Thus, when passing through the ground contact zone, the ridges provided with incisions according to the invention can be likened to mechanically continuous ridges (i.e. without incisions), since the opposite walls of the incisions are at least locally blocked against one another to prevent any relative movement in directions parallel to said walls (i.e. other than perpendicular to these walls).

Preferably:

    • the total length Lt is at least equal to one-third of the width L of the ridge;
    • each incision portion making an average angle β at most equal to 15° has, in projection on the longitudinal direction of the tread, a length between one-quarter and half the mean distance between two incisions;
    • to improve the blocking still further, each incision portion making an average angle β at most equal to 15 has, in projection on the longitudinal direction of the tread, a length at least equal to one-fifth the width of the ridge;
    • the walls of incisions making an average angle β at most equal to 15° are provided with relief elements over at least 50% of the maximum depth of the incision from the rolling surface in the new condition; advantageously, these relief elements (concave or raised) are distributed along at least three lines whose level is essentially parallel to the rolling surface;
    • the average angle β is at most equal to 5°, to achieve even more effective blocking of movements in the longitudinal direction of the incision walls;
    • all the incision portions are provided with relief elements on their walls, these relief elements being designed to cooperate between themselves to block all movements along directions parallel to said walls.

The tread according to the invention functions almost identically to the same tread provided with a pattern formed of ridges, while having a number and total length of edges in the contact zone which confer upon the tread a greatly superior grip performance. In effect, all relative movements of one wall relative to the wall opposite, except for their moving apart, are very markedly reduced or even prevented entirely, whether a rib provided with such incisions is subjected in the contact zone to tangential longitudinal (circumferential) or transverse forces, or to a combination of such forces.

Besides, it has been found that a tread pattern according to the invention does not suffer additional wear and in particular that it does not suffer irregular wear (i.e. the wear observed is essentially uniform over the entire contact surface of the ridges).

The relief elements (projections and concavities) can have any geometrical shape, but it is preferable for these shapes to be similar so as to allow even more effective cooperation. It is of course possible to form only projections on one wall delimiting an incision and only concavities complementary to the projections on the opposite wall.

To achieve still better blocking, it is advantageous to distribute over the entire width of the ridges the presence of incision portions that make average angles β at most equal to 15°. To do this, and if it is noted that:

    • Le: maximum distance separating the incision portions which comprise relief elements and are located closest to the lateral faces of each ridge, and
    • Li: maximum distance separating the incision portions which comprise relief elements and are located closest to the median portion of each ridge,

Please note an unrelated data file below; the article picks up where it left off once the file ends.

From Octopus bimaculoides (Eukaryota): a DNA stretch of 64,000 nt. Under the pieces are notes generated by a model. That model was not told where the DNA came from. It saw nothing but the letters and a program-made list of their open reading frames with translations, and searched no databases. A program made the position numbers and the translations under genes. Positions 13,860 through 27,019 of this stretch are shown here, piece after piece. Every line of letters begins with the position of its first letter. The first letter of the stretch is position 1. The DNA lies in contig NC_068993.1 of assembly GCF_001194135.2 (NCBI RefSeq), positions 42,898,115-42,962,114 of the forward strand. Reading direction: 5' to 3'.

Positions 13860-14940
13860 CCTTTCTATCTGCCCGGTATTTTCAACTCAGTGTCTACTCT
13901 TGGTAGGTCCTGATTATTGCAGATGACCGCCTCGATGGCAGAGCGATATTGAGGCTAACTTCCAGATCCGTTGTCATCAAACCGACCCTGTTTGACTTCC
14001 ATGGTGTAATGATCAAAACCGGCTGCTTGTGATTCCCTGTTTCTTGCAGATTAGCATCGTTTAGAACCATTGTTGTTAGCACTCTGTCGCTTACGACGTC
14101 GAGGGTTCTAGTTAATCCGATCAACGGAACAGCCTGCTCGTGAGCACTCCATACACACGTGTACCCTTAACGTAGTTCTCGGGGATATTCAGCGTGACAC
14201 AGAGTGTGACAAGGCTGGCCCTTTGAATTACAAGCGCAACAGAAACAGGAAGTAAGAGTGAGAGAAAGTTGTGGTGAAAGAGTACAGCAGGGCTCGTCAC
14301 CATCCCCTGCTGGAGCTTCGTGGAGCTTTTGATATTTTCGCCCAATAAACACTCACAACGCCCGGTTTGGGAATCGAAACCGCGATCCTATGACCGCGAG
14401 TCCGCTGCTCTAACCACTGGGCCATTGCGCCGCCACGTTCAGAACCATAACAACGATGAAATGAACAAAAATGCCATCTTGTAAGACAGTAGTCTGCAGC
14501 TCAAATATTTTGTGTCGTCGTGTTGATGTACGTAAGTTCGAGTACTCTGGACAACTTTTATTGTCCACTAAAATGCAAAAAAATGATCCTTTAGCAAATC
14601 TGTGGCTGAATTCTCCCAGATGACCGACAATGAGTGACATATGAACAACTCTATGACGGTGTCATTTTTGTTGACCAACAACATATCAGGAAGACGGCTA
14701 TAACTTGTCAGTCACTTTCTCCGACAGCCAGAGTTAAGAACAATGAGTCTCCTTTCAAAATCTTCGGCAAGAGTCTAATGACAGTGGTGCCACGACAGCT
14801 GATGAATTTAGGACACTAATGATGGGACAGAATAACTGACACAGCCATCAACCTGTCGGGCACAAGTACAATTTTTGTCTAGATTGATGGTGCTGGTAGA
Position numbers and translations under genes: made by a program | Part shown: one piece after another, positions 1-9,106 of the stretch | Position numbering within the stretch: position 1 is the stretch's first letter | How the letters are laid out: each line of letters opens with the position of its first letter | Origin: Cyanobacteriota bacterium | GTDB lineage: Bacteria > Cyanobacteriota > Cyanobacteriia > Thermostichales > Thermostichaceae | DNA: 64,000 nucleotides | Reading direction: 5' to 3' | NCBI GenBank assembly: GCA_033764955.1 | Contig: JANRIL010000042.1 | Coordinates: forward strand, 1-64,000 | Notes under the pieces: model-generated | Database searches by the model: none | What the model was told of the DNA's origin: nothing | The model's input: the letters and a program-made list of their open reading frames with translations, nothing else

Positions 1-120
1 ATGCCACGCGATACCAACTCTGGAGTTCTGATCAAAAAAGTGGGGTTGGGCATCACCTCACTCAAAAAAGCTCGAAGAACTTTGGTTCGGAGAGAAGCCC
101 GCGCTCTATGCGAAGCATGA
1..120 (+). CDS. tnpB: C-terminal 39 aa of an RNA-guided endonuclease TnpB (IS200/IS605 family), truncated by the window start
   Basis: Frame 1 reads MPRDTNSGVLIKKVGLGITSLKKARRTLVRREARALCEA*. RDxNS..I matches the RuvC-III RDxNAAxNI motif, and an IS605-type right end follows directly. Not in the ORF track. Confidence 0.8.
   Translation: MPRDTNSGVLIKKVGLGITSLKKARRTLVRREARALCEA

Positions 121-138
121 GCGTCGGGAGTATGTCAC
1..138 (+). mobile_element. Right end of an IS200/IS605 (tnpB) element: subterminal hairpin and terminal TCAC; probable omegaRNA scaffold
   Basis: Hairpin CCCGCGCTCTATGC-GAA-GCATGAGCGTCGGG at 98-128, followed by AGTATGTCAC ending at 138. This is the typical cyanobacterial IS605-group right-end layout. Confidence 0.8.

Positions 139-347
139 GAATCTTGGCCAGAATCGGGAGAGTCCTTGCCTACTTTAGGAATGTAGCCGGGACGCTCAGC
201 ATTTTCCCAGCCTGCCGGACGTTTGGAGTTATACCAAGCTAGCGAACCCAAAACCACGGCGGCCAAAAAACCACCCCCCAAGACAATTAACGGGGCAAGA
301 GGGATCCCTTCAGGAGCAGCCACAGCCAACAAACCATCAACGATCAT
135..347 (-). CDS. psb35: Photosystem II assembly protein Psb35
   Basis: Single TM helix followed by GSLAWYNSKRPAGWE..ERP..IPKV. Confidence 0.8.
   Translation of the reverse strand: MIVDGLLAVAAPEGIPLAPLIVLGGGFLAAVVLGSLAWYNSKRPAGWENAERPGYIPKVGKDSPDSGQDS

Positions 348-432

it is advantageous for these distances to satisfy the following relationships:
      ⅓≦Le/L≦⅔
      ¼≦Li/L

BRIEF DESCRIPTION OF THE DRAWINGS

Other characteristics and advantages of the invention emerge from the description given below with reference to the attached drawings, which show embodiments of the object of the invention presented as non-limiting examples.

In the drawings:

FIG. 1, illustrating a first variant, is a plan view of a ridge in a tread of a tire according to the invention;

FIG. 2 shows a section of an incision in the ridge shown in FIG. 1, along the line II-II;

FIG. 3 shows a plan view of a tread ridge in a second variant according to the invention;

FIG. 4 shows a section of part of an incision in the ridge shown in FIG. 3, along the line IV-IV;

FIG. 5 shows a section of part of the incision in the ridge shown in FIG. 3, along the line V-V;

FIG. 6 shows a general view of an element for molding an incision according to the invention;

FIG. 7 shows another variant of an incision according to the invention.

DESCRIPTION OF THE PREFERRED EMBODIMENTS

FIG. 1 shows a partial view of a ridge 1 of a tread for a heavy vehicle tire of size 315/80 R22.5, comprising a total of eight ridges delimited by grooves with a mean depth of 15 mm, orientated in the circumferential direction of the tread (represented by the direction Y in FIG. 1).

The ridge 1 has a contact face 2 intended to come in contact with the ground during rolling, and two lateral faces 3 and 4 intersecting the contact face 2 along two edges 5 and 6. The ridge 1 is provided with a plurality of incisions 7 opening onto each lateral surface; viewed on the rolling surface of the tire in the new condition, each incision 7 intersects said surface 2 along a line extending between points A and B located on the edges 5 and 6 of the ridge. The average angle of the trace of the incision on the rolling surface corresponds to the angle α between the segment AB and the transverse direction of the tread (marked as direction X in the figure); this angle is in the present case equal to 7°. Each incision in a given ridge has a mean width E of 0.6 mm and virtually constant depth over its length (between points A and B), equal to the depth of the grooves that delimit the ridge 1.

Each incision 7 extends between the lateral face 5 and the other lateral face 6 of the ridge 1 and is formed by a succession of straight incision portions 70, 71, 72, 73, 74 whose intersections with the rolling surface can be seen in FIG. 1.